Jedeka Martinez also urged her nieces, aged eight and 14 years old, to undress for P200 per peek. Martinez, at first, allegedly cavorted before her foreigner boyfriend via the web cam. But she allegedly turned to her daughter when the New Zealander asked her if she had any kids who could act out the part. She reportedly volunteered her child and two nieces and gave them P200 per session. According to Chief Superintendent Rodolfo Mendoza Jr., deputy director of the Philippine National Police-Directorate for Investigation and Detective Management (DIDM), the children were forced to strip naked by Martinez.
Martinez was arrested last May and charged for violating Republic Act 9208, known as the “Anti-Trafficking of Persons Act.” Mendoza said the arrest of Martinez highlighted the prevalence of child pornography in the Philippines using the latest technological developments.
            Aside from Martinez’ private peep show, Mendoza claimed that there are about 50 to 75 cyber-sex dens operating in the country today, accessible from anywhere around the world through chat rooms over the Internet.
“We have no concrete statistics but based on international impressions, the Philippines is now ranked fourth next to Thailand, Cambodia and Myanmar as one of Asia’s child prostitution centers,” Mendoza told a forum on “Building Alliances to Combat Child Pornography” sponsored by the United Nations Children’s Educational Fund (Unicef) at the College of St. Benilde Hotel in Manila yesterday.
Case 5
            On Tuesday afternoon, June 24, 2014, Police arrested a 50-year-old Australian national and rescued 15 minors—11 girls and four boys—who were with him at a resort in Datag Poblacion in the town of Cordova, Cebu.
            The minors were found inside two rooms in the resort which were allegedly rented by the suspect, Peter James Robinson.  He had invited the kids to a party in the resort. According to Senior Inspector Peter Nunez—Cordova's police chief—one of the victims had complained that the foreigner took nude pictures of her and touched her private parts.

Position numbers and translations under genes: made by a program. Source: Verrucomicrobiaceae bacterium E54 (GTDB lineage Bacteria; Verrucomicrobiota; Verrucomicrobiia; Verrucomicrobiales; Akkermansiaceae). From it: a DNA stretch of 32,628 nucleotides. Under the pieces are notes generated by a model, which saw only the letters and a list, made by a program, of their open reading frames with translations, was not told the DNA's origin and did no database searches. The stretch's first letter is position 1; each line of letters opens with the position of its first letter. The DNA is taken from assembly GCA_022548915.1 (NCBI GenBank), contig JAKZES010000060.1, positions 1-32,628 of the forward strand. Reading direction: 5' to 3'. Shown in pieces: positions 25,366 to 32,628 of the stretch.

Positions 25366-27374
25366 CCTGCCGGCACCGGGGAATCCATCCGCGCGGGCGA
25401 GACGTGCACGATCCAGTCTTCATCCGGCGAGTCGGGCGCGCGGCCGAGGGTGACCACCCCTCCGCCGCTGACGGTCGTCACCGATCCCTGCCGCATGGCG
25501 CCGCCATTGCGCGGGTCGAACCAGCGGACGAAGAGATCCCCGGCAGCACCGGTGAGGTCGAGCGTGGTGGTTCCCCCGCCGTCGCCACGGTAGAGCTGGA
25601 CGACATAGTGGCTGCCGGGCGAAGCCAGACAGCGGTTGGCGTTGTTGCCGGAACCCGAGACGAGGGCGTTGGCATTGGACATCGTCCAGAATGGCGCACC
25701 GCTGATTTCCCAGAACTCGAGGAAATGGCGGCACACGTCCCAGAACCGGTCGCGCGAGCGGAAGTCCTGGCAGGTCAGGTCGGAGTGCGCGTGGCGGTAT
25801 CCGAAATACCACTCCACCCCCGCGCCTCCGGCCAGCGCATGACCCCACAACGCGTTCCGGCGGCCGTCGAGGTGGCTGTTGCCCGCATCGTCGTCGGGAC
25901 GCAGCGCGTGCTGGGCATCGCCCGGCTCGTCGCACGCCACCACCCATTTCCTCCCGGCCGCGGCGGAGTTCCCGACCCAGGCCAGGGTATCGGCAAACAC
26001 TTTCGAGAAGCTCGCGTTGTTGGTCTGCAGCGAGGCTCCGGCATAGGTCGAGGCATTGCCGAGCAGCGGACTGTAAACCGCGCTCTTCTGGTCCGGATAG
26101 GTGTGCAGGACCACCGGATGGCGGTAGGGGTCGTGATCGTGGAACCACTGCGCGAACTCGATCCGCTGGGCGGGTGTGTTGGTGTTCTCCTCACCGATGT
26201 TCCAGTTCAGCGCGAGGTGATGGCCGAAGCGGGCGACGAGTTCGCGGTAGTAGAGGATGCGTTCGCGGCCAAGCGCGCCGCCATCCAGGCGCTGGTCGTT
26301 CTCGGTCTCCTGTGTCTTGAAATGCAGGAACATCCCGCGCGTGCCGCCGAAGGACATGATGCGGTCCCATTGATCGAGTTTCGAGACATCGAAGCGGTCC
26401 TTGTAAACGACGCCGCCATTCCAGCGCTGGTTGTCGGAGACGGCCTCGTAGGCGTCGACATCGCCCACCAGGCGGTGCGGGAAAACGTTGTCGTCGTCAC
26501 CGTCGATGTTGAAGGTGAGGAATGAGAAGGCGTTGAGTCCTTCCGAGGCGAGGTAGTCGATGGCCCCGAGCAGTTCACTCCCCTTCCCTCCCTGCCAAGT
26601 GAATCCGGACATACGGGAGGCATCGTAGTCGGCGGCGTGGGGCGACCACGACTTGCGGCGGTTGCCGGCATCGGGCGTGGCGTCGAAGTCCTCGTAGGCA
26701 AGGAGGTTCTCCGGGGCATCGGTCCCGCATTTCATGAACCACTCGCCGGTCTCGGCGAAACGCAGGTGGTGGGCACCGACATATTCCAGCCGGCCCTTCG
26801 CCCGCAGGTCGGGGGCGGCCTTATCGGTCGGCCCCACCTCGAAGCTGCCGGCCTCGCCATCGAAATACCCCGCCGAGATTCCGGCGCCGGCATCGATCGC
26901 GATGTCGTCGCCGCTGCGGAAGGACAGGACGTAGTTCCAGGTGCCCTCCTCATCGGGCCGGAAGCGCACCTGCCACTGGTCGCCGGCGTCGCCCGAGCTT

Authorities were aided by a non-government organization, Children’s Legal Bureau, in the rescue operation. Reports say that most of the minors had been befriended by Robinson through Facebook months before he visited the Philippines. Some of the minors claimed that Robinson had used a different name when he was still their “Facebook friend.” Robinson has denied the allegations against him. “I’m very surprised. Maybe somebody's jealous or trying to blackmail me.” Robinson has hired a lawyer, Atty. Ferdinand Dungog, to defend him. Police will be filing cases against Robinson for human trafficking, child abuse, and cyberpornography. The children are now in custody by the Department of Social Welfare and Development, while Robinson is now detained at the Cordova Police Station. Police are also looking into some informants’ claims that the kids’ parents themselves left the minors with Robinson. Police also said that it appeared Robinson had a contact in the town who helped him invite minors to hang out with him.
Case 6.
            "Sweetie," a computer-generated Filipino girl, attracted contact from some 20,000 child sex predators in 10 weeks.
            Hundreds of would-be child sex predators have been caught in a sting operation engineered by a children’s rights organization based in Holland. In this case, the object of desire was not even a real person, but rather a very lifelike, computer-generated avatar that resembled a 10-year-old Filipina girl.
            Terres de Hommes (TDH) created the fake child’s profile, dubbed "Sweetie," as a way to highlight the international problem of child sex exploitation via Internet. BBC reported that in a 10-week period after Sweetie’s profile was activated on a sex website, “she” received contact from some 20,000 men around the world, with about 1,000 of them offering money in exchange for online sex acts. The names of the men (including more than 250 from the U.S., 110 from the United Kingdom and 103 from India) were sent to police – the suspects were identified by researchers by using evidence from Skype profiles and social media.